In Mid-August of 2006 I packed up a U-Haul trailer, hooked it up to my blue Chevy Blazer and headed south for Philadelphia. The rearview mirror was full of Portland, Gram, my family, my band and the boats & crew of Casco Bay Lines. It was Saturday. I would be starting graduate school on Tuesday. I have never been one to give myself much down time in between life changing acts.
The apartment I shared with Nailz and Big White (El Grande Blanco to the Spanish-speaking) was on Green Street, in the Fairmount or Art Museum section of Philadelphia. When looking at it a few months earlier, the main draw was the roof deck- all ours and with an amazing view of Center City. The Comcast Center, soon to be the tallest building in the city, was in the middle of being built and Big’s room was less of a bed room and more of a glorified office. We had a spiral staircase and Nailz had a cat named Izzy who would become a big fan of hiding/sleeping under my comforter when I wasn’t home and a big mortal enemy of Big. At one point, Izzy would not only pee in Big’s bag, but also in his laundry. They seemed to have differences that were insurmountable.
The first month, like any first month of nearly anything, had ups and downs. There were ups like exploring a new city and downs like getting lost in a new city. There were ups like starting graduate school and there were downs like starting graduate school. I ran a red light, went the wrong way down a one way street and was unable to find one of my classrooms on the first day of class. On a couple occasions I thought about leaving, but was talked into staying- Big and my sister being the main ones doing the talking. I got a job at a sports clothing store in Center City and enjoyed walking to and from work- ultimately finding that much more enjoyable than the job itself, which was mundane, poor paying and run by a lunatic. After Christmas I walked out. Admittedly a rash move, but my hours were being cut everyday and it had reached a point where the baloney wasn’t worth the price of admission. It was not a complete waste though- I did get a couple nice jackets out of it, learned the difference between rowing and sculling and got into fantasy football.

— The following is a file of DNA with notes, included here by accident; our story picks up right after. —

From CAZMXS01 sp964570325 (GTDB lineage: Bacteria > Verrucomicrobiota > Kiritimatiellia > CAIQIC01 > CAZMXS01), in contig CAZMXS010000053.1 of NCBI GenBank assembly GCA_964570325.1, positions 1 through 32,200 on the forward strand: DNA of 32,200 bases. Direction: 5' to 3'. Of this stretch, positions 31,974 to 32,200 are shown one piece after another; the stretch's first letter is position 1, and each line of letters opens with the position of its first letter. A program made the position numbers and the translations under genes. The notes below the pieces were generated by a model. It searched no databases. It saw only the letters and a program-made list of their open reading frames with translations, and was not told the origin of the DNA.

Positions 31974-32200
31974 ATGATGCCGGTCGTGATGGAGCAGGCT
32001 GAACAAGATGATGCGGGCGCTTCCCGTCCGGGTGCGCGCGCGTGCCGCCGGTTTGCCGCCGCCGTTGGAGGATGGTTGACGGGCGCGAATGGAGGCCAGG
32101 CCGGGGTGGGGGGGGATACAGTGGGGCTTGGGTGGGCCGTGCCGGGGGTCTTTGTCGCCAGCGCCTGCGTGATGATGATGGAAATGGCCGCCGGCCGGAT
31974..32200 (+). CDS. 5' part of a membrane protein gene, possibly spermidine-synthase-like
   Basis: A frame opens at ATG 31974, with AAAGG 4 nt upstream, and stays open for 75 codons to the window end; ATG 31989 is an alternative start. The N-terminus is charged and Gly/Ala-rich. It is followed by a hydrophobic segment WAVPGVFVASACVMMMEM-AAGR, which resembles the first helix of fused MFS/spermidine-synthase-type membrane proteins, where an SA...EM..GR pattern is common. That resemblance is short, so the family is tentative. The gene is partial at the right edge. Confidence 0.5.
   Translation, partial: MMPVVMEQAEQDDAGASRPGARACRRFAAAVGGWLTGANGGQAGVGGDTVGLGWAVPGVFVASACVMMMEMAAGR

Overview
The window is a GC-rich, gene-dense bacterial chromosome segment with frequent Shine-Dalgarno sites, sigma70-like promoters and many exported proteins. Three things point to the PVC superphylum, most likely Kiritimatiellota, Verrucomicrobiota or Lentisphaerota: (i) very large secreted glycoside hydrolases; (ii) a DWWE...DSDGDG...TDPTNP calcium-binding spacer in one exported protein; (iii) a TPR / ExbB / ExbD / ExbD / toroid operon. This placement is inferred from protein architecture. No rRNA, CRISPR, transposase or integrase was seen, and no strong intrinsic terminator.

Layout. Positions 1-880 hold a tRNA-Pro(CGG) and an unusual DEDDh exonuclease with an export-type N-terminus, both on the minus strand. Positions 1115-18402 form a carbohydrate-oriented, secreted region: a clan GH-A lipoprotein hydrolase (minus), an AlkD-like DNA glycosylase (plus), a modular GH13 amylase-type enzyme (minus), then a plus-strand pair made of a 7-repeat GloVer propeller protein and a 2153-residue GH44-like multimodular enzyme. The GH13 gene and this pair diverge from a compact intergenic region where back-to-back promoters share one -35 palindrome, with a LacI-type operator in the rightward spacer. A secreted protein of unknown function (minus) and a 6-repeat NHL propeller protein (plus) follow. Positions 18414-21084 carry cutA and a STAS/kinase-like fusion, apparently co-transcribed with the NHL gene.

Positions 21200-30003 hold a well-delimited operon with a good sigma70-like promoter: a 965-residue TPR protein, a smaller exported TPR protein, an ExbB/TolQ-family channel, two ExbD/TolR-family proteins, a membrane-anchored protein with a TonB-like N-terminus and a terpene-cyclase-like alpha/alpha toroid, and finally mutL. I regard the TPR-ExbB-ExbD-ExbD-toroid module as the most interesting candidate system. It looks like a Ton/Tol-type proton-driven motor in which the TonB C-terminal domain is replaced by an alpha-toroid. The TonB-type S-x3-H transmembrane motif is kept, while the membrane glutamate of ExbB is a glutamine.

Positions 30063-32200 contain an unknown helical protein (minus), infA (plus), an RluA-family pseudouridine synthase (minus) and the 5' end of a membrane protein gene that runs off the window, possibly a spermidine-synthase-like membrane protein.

Those next couple months were uneven and only stabilized by school. I got work at a hard-scaping company out in the suburbs, but that company was also run by a lunatic, albeit a different kind of lunatic, and by spring, I was done with that nonsense. I did however befriend a delightful Pakistani dude who was my crew leader at the company. He was an expert at driving slow and taking the longest route possible to jobs. We spent a lot of time in parking lots, drinking coffee and talking about sports. He understood completely when I just kind of, sort of disappeared from that job. And I disappeared to Mountain Sports International, a place I’d work at for the next four years.
What started out as a part-time gig, because a super full-time gig that took me all over the country, introduced me to some of the most entertaining people I’ve ever met and educated me on the value of both comfortable shoes and dependable zip ties. The job taught me a lot about myself and I discovered that running events was a job I was made for, which is a fun feeling. I finished my Master’s in December of 2007, completing a thesis of eight biographical essays that I still believe is the strongest work I’ve done next to The Emergence of Gus, the play I wrote during my senior year of college. That fall of 2007- taking classes, writing my thesis, being broke and learning how to manage (which I was doing after taking the reins of MSI Philly in early September) was probably and easily one of the hardest periods of my life. But I learned to function with very little sleep and the value of patience. I got a Blackberry, quite a few headaches and punched a hole in my bedroom door. It was an interesting time, but one I survived and one I think ultimately made me a better person.
The next couple years are a blur and I still can’t pinpoint exactly when things happened without consulting both a calendar and the Internet. My sister got married, Gram passed away, I went to California for the first time, I fell in love with an F 350, I went to a lot of Phillies’ games, I saw the Police, and eventually I moved out of the Green Street apartment and into my bachelor pad in Northern Liberties. Upon moving in I told myself that I wouldn’t live with someone again unless we were dating.